An isomorphism from to consists of a bijection , together with a bijection from to (also denoted ) such that commutes with ; that is, or whenever or (as appropriate). Two graphs and are isomorphic if there exists such an isomorphism. Then finite graphs and are isomorphic if and only if they have the same number of vertices and, for some ordering of their vertices, they have the same adjacency matrix.
A morphism from to should consist of functions and such that commutes with . However, some authors allow to be undefined if or but when using a notion of graph where loops are forbidden. The difference amounts to whether one interprets a simple graph as a special kind of loop graph in which no loops exist (the first kind of morphism) or in which each vertex has a unique loop (the second kind of morphism). Either way, an isomorphism (as defined above) is precisely an invertible morphism.
Mike Shulman: Isn’t there something backwards about defining “isomorphic” and then “isomorphism” and then “morphism”? Doesn’t the logic generally flow in the other direction (especially around here)?
David Roberts: well at least there’s a historical precedent: this is how Bourbaki would have done it via structures :)
Toby: That, and it's simpler to state the definition of ‘isomorphic’ than ‘isomorphism’. Not to mention that graph theorists, in my experience, tend to care much more about the property of being isomorphic than the structure of having an isomorphism. As for ‘morphism’, there's even disagreement about what that should be; I think that my definition is the obvious correct one, but it disagrees with the one at, for example, Wikipedia (although they had my definition in the past); both versions give the same notion of isomorphism, however.
Mike Shulman: Well, but we aren’t graph theorists here, are we? Isn’t it okay for us to rephrase their definitions in the more categorically sensible order?
Toby: I disagree that ‘morphism’ before ‘isomorphism’ is more categorially sensible. That's like defining before ; sometimes useful, sometimes not. Since I am getting ambiguity about morphisms in what I find online, I'd prefer to do isomorphisms first. With luck, I'll find some terminology to distinguish the two kinds of morphisms, or we can make up our own.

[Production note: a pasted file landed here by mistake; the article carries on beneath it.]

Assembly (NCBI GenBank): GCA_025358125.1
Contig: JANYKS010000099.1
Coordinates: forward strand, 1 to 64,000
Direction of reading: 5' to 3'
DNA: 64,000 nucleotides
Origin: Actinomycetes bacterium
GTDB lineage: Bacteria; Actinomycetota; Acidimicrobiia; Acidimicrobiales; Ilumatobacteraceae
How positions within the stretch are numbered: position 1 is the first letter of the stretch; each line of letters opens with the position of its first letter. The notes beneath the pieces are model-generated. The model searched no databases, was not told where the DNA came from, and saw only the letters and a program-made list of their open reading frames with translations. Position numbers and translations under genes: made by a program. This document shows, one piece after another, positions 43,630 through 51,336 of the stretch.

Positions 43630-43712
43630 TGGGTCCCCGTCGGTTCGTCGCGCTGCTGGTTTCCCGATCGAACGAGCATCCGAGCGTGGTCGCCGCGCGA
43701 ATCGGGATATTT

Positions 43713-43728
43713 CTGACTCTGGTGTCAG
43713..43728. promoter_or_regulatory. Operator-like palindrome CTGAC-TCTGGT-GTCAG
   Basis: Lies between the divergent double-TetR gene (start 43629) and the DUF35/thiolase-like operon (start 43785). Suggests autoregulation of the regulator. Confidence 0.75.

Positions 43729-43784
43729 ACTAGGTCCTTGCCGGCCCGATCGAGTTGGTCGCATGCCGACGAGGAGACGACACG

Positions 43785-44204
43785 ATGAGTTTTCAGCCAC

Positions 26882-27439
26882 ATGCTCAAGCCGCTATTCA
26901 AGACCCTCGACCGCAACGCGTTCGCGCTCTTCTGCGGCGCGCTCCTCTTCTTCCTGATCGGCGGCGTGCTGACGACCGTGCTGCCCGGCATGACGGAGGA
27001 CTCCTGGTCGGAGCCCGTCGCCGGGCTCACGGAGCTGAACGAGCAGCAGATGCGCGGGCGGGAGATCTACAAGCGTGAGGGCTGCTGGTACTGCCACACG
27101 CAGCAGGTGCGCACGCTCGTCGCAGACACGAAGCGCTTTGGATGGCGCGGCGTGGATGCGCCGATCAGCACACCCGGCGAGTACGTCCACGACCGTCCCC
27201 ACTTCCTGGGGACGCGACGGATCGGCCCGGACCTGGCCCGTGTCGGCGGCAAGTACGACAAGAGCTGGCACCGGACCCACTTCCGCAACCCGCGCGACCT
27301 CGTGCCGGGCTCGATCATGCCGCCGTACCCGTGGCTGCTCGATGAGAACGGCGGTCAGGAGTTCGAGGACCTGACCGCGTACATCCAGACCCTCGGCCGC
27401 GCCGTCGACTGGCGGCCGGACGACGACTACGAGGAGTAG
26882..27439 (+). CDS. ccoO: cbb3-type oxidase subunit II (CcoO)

Mike Shulman: Okay, I’ll accept that sometimes it makes sense to have isomorphisms before morphisms. Certainly there are other situations in which the notion of isomorphism is more obvious, or less subject to debate, than the notion of morphism. But I am happy that now “isomorphism” comes before “isomorphic.”
RonnieBrown: I hope it is helpful to add the reference below, which also contains quite a few references to categorical treatments of graphs.
Under the second notion of morphism (where simple graphs are identified with sets equipped with a symmetric reflexive relation), the category of simple graphs has many desirable properties (q.v.).
Frank Harary (1969), Graph Theory, Addison-Wesley.
Frank Harary and E.M. Palmer (1973), Graphical Enumeration, Academic Press.
Ronnie Brown, I. Morris, J. Shrimpton, and C.D. Wensley (2008), Graphs of Morphisms of Graphs, Electronic Journal of Combinatorics, A1 of Volume 15(1), 1–28.
Bill Lawvere (1989), Qualitative distinctions between some toposes of generalized graphs, in Categories in computer science and logic (Boulder, CO, 1987), volume 92 of Contemporary Mathematics, 261–299. American Mathematical Society, Providence, RI.
E. Babson, H. Barcelo, M. de Longueville, R. Laubenbacher, A Homotopy Theory for Graphs, arXiv:math/0403146